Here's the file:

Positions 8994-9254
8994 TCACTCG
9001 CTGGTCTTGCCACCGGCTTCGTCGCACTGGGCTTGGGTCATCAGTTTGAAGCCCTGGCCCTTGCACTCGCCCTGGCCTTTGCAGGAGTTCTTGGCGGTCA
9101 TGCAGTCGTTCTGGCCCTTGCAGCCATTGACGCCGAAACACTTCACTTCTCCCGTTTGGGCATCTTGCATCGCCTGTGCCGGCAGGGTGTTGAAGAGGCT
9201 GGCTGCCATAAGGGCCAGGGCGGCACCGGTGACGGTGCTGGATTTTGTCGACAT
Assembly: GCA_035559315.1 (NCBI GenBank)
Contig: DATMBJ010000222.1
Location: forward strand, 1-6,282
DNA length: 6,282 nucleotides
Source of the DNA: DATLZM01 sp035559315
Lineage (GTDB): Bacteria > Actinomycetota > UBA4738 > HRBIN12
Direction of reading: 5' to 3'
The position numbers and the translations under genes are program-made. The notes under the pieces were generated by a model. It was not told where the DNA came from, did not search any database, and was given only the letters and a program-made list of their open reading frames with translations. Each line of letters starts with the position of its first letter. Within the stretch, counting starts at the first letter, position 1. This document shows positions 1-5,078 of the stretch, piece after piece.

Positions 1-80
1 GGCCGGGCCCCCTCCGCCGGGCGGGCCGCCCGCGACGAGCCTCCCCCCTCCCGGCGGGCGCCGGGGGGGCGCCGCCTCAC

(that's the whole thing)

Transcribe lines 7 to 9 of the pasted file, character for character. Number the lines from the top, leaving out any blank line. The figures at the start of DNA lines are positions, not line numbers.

Contig: DATMBJ010000222.1
Location: forward strand, 1-6,282
DNA length: 6,282 nucleotides